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It may seem that famous actors always have pearly white teeth, but most people’s smiles do not show teeth that white. A number of different factors may affect the color of your teeth and give them a yellowish tinge. In most cases, the causes of tooth discoloration can be divided into internal and external categories.

Exterior paint sits on the enamel, the hard part that forms the outermost layer of the tooth. These colors usually come from the foods you eat. Not surprisingly, dark-colored foods and beverages – including coffee, black tea, cola drinks, dark sauces, and a variety of fruits such as grapes, blueberries, and pomegranates – have the most impact on teeth coloring. These substances contain large amounts of chromogen or pigment producers.

Acidic foods and beverages can worsen the condition by destroying tooth enamel and making it easier for the color to stick to teeth. Tannin, a bitter compound found in tea, also helps color adhere to teeth.

In addition, smoking and chewing tobacco are known factors in the external staining of teeth, as well as poor dental hygiene that leads to the accumulation of dental plaque.
Internal staining occurs inside the tooth when various factors alter the light-emitting properties of the enamel and dentin beneath it.

There are several medications that can cause internal staining. If children take tetracycline and doxycycline antibiotics while their teeth are growing (before the age of 8), their teeth may turn yellowish-brown.

In adulthood, chlorhexidine, a strong mouthwash used by a doctor to treat gingivitis (inflammation of the gums), may cause discoloration of the teeth. Minocycline, a tetracycline-derived anti-acne drug, also causes teeth to discolor. Even common medications such as antihistamines and antihypertensive drugs can sometimes cause teeth to turn yellow.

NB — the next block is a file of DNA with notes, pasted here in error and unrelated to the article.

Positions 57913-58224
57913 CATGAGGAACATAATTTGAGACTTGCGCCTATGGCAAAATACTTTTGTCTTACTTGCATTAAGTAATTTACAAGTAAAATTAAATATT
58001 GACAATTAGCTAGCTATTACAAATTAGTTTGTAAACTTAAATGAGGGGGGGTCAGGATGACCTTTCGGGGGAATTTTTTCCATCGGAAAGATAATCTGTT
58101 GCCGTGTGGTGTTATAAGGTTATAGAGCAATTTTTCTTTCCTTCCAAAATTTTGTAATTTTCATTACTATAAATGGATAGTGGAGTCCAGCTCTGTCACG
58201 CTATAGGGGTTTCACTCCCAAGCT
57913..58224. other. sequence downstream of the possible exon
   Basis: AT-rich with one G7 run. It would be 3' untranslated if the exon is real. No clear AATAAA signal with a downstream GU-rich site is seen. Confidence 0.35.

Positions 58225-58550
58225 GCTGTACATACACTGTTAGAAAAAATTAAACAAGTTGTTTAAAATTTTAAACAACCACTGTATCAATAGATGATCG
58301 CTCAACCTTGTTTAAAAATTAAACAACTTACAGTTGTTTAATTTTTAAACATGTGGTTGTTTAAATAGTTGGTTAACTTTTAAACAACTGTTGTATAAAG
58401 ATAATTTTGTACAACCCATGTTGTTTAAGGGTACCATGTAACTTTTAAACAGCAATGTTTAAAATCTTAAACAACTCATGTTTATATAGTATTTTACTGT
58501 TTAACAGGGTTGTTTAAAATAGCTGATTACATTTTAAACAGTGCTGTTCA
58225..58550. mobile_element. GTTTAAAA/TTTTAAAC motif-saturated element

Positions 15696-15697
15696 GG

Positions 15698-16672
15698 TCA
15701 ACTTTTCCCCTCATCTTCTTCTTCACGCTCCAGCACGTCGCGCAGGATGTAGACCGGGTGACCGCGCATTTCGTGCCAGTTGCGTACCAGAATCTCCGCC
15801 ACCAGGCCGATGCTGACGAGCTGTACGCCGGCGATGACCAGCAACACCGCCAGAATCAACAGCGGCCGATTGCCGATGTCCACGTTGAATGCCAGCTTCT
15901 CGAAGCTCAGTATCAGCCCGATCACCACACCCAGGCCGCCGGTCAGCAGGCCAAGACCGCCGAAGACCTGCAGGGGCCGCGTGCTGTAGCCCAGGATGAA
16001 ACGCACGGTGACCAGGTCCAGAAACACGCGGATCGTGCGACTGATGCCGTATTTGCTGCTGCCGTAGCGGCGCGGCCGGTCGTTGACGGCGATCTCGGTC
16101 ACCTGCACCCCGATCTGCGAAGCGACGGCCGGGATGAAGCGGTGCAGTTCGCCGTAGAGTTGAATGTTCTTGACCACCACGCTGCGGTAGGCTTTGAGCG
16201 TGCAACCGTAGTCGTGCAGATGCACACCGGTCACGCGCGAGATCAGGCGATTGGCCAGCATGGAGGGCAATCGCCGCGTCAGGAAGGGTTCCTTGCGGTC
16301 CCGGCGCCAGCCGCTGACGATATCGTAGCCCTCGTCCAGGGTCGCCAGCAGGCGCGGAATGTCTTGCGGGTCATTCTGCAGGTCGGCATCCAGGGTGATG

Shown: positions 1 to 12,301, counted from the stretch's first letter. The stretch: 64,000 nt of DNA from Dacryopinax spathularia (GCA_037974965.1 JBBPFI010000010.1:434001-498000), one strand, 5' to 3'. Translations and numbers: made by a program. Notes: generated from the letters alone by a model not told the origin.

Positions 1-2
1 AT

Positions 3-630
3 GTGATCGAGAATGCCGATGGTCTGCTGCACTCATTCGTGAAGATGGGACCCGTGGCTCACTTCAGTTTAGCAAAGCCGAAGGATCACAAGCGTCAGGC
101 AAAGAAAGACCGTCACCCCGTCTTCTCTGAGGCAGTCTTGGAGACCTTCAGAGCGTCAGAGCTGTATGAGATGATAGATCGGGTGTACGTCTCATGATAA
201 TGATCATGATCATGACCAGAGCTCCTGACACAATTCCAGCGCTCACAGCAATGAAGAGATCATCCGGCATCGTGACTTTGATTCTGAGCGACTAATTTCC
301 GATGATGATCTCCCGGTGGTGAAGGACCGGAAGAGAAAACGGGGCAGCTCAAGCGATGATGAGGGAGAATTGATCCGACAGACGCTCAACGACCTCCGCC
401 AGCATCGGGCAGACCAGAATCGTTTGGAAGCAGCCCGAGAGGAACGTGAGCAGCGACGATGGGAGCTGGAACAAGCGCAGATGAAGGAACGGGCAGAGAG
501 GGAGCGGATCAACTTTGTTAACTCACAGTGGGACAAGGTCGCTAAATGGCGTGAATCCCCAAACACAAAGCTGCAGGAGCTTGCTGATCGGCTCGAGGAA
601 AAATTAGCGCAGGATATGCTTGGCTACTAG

Overuse of fluoride and chemotherapy for head and neck cancers can also lead to tooth internal staining.

In addition to external and internal staining of teeth, two other factors are effective in yellowing teeth: genetics and aging.

Your teeth, like the look of your face or the color of your eyes, may be yellower (or whiter) than other people’s teeth. Part of this difference depends on the thickness of your enamel, which is translucent. This way, if you have thin enamel, the natural color of the dentin under the enamel will show itself more.

As a result, as your enamel gets thinner with age, your teeth will look yellower.

Avoiding foods and beverages that cause discoloration or yellowing of your teeth is one of the first things you should do to whiten your teeth. Foods and beverages such as wine and tea can stain teeth. Coffee, soft drinks, and dark juices can also stain them.

People who are concerned about the color of their teeth should avoid excessive consumption of citrus fruits, coffee and soft drinks. On the other hand, you should always brush your teeth after consuming these foods and beverages.

Dentists recommend that you brush your teeth up to 30 minutes after eating. Because immediately after eating, the activity of bacteria and germs in your mouth begins. Which can acidify the oral environment and damage tooth tissue.

Quitting smoking can reduce the risk of nicotine stains on teeth. It can also prevent tooth decay and gum disease, both of which can damage tooth enamel and cause oral health problems.